This immediately piqued my interest. I read numerous articles, all of which played up the witchcraft angle: Walton was found beneath a willow tree, he was killed in the middle of a stone circle once used for Black Magic rituals, he bred large toads he used to curse local crops, he was clairvoyant, he could communicate with birds, as a boy he was haunted by a headless woman and a black spectral hound. I paid several visits to Lower Quinton, but was warned villagers did not take kindly to questions about the ‘Pitchfork Murder’.

A section of the Rollright Stones, which feature prominently in the murder. Some accounts claim that Walton was killed in the middle of the ancient stone circle--but the stones are 12 miles away from the actual murder site.

A section of the Rollright Stones, which feature prominently in the murder. Some accounts claim that Walton was killed in the middle of the ancient stone circle–but the stones are 12 miles away from the actual murder site.

For research, I went straight to the source: the Scotland Yard case files and the detailed reports and notes kept by Fabian. What I found intrigued me. Rumour and myth had overshadowed the facts of the case and, because of retellings in books and newspapers over the years, had been accepted as the truth. Charles Walton’s murder was bloody and grotesque—but there were no crosses carved into his flesh. He was not murdered in the middle of a stone circle, nor did villagers—who spoke with investigators—believe the man to be a practitioner of Black Magic. Indeed, the witchcraft angle seems to be a device hatched by reporters and authors—including Fabian, himself, who references the case in two volumes of memoirs.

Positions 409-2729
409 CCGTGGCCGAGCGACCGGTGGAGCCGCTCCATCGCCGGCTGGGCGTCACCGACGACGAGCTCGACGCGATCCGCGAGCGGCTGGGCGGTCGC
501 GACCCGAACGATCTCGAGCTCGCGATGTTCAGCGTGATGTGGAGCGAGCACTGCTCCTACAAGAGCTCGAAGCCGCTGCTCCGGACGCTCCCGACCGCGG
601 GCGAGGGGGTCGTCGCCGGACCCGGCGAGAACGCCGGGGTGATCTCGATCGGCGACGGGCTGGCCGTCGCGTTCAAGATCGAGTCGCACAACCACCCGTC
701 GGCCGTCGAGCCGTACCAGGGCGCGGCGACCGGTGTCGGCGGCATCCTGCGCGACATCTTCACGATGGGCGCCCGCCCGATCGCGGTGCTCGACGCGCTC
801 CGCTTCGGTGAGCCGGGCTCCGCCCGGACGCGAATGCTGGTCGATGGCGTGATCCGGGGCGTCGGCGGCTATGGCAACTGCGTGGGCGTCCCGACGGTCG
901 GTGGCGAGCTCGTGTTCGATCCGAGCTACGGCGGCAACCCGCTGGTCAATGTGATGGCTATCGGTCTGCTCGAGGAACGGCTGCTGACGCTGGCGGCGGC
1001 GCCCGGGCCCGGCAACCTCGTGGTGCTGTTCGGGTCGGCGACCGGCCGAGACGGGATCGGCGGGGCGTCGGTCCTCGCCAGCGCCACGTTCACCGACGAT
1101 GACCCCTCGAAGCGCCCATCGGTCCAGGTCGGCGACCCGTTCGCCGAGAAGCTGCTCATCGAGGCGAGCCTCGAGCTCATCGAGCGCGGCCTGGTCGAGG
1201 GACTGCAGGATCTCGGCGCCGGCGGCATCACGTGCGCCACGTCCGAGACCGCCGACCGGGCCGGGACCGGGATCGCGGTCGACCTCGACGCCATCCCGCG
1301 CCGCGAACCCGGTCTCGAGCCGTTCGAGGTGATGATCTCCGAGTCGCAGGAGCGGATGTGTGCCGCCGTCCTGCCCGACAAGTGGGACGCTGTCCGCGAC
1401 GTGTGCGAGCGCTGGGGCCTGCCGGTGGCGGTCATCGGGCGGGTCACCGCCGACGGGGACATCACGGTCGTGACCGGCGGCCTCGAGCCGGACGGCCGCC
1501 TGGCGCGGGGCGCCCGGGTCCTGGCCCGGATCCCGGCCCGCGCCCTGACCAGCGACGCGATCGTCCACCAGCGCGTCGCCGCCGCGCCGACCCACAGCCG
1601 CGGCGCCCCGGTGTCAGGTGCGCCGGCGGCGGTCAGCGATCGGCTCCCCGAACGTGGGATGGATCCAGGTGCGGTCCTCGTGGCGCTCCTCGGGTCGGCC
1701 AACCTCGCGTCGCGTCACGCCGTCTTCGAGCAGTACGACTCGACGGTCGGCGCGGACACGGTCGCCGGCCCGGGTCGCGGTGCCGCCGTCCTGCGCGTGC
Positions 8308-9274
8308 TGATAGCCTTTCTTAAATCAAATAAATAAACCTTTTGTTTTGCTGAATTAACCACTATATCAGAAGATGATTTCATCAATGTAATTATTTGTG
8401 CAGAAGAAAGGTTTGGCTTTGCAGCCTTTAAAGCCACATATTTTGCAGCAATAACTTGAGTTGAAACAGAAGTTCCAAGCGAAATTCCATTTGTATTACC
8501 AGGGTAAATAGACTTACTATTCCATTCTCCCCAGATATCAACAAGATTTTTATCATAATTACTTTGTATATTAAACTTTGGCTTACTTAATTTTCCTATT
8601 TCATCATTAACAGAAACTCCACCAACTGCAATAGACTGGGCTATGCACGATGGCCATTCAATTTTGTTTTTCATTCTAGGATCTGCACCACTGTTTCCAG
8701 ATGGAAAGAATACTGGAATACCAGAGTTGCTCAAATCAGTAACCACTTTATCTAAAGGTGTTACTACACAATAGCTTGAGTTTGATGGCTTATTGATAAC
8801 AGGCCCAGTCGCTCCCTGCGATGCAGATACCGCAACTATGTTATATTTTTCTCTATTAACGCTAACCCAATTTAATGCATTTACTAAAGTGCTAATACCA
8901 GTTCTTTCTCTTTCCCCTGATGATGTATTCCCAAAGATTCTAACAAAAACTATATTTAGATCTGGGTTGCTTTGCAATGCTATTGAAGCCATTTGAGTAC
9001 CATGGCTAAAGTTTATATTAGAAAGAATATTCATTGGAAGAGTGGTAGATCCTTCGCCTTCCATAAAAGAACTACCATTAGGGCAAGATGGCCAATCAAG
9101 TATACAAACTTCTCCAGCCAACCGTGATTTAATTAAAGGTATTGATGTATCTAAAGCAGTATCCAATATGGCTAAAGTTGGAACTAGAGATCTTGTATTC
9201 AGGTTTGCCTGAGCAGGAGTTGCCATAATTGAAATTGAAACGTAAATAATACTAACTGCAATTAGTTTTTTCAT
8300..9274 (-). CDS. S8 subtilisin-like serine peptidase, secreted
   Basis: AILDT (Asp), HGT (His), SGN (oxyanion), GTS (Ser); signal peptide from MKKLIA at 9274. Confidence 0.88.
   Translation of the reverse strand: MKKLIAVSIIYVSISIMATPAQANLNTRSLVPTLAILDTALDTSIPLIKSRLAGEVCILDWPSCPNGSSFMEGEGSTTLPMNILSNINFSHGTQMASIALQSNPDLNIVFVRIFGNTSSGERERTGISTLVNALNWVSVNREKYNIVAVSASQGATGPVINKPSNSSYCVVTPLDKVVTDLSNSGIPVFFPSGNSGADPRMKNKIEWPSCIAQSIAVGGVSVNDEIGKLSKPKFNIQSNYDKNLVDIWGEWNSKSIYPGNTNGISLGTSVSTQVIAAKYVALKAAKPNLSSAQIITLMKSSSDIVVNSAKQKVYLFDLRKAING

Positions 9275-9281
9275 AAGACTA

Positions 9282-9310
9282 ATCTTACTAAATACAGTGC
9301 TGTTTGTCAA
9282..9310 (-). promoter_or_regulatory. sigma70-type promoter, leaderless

That’s not to say the case isn’t strange, for it very much is. The residents of Lower Quinton did not seem at all alarmed by the vicious murder in their backyard. In a village of 493 people, not one person could shed any light on the subject. Although locals answered Fabian’s questions, they never volunteered information. The seasoned detective thought they were hiding something and believed ‘some local history’ unknown to the police played a part in the murder. There is a definite element of the creepy in Charles Walton’s killing.

As to the murderer, the circumstantial evidence points heavily to one man—a man Fabian believed for the rest of his life to be the killer and whose family operates a successful Cotswolds pub to this day. But any concrete solution to the case has forever been lost to history. Perhaps this is why the story of what many believe to be Britain’s last ritual witchcraft killing continues to fascinate.

The book, released by UK publisher The History Press, is available now.